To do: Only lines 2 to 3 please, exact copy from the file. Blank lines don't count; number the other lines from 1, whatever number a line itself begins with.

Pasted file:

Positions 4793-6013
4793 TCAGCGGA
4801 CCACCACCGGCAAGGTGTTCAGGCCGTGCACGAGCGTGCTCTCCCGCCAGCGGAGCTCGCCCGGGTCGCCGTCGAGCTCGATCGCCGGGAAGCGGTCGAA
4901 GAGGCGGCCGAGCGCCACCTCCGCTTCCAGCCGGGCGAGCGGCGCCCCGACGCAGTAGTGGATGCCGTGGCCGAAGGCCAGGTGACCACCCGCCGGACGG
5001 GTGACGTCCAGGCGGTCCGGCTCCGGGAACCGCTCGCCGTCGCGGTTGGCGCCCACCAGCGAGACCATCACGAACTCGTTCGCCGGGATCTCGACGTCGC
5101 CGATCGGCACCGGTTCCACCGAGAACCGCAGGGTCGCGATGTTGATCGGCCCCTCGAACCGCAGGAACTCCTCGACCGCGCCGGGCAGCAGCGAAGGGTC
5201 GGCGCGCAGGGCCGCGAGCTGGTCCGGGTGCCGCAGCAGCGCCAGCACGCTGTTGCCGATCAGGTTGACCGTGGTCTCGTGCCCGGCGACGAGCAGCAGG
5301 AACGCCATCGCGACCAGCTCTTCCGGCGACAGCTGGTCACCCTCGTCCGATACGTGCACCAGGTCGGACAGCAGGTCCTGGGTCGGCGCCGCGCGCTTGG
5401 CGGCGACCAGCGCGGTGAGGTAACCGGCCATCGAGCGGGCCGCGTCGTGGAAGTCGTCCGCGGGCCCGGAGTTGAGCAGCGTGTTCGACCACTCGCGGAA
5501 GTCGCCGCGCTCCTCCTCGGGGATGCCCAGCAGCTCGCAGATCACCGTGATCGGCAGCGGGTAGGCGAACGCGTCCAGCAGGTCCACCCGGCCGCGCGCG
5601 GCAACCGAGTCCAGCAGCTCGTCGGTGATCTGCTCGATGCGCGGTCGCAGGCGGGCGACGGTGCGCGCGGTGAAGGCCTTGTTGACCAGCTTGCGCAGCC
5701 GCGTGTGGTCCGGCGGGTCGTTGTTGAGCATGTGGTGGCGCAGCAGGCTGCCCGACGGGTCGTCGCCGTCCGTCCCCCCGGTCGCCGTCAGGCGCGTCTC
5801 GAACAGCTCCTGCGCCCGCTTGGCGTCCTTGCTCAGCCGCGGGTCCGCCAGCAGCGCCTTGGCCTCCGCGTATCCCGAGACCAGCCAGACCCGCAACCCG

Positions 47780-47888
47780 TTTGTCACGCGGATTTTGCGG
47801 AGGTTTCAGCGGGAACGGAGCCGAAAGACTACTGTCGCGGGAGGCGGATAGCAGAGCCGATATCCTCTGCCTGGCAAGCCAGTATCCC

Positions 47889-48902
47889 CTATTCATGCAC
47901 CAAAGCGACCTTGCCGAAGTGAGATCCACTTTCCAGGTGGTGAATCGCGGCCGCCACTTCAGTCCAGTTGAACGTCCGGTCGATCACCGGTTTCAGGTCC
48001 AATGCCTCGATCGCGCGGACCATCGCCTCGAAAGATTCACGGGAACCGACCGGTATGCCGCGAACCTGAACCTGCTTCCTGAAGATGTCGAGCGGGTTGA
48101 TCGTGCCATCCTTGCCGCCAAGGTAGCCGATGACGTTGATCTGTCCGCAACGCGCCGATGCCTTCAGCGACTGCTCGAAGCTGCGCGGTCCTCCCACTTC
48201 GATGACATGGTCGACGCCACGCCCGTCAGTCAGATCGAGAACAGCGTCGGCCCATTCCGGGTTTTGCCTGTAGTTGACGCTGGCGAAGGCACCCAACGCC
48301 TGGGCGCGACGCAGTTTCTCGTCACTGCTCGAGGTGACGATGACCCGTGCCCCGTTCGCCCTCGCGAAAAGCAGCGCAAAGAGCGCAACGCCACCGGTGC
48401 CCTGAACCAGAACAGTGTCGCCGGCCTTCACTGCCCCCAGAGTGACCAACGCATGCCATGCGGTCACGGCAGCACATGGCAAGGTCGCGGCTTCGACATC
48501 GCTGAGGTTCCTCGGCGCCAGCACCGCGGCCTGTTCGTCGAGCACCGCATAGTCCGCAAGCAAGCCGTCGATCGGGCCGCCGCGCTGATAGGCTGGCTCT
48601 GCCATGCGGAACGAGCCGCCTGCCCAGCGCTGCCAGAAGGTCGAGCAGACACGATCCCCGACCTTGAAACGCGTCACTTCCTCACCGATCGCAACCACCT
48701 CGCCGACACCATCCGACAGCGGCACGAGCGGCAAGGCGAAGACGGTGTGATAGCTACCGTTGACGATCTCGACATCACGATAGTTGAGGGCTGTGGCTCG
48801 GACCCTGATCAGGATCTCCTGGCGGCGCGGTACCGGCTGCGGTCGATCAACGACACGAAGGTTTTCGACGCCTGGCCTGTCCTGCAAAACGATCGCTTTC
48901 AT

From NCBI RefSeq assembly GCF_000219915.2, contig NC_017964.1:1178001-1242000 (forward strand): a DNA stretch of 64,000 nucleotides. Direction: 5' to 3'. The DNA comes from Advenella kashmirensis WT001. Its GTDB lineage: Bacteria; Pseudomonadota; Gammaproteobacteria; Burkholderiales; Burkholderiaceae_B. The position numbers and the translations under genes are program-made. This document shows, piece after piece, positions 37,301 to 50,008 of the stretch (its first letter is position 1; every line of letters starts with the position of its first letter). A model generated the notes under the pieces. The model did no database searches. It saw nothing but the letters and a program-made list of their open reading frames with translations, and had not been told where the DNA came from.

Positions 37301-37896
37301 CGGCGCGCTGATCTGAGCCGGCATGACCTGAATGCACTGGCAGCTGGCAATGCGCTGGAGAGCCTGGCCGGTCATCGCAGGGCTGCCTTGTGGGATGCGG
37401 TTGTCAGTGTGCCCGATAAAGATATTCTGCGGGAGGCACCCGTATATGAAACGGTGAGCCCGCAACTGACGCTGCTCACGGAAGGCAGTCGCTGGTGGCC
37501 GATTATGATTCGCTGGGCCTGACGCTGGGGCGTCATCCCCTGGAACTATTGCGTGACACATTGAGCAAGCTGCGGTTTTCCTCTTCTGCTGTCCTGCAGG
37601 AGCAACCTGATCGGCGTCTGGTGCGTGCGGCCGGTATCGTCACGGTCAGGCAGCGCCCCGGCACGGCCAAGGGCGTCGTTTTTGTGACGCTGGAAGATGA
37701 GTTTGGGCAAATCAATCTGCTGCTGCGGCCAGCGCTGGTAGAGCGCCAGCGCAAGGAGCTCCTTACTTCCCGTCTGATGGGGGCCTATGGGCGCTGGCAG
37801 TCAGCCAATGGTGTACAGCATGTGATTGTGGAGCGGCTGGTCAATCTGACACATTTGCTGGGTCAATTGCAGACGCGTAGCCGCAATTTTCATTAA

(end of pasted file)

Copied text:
4793 TCAGCGGA
4801 CCACCACCGGCAAGGTGTTCAGGCCGTGCACGAGCGTGCTCTCCCGCCAGCGGAGCTCGCCCGGGTCGCCGTCGAGCTCGATCGCCGGGAAGCGGTCGAA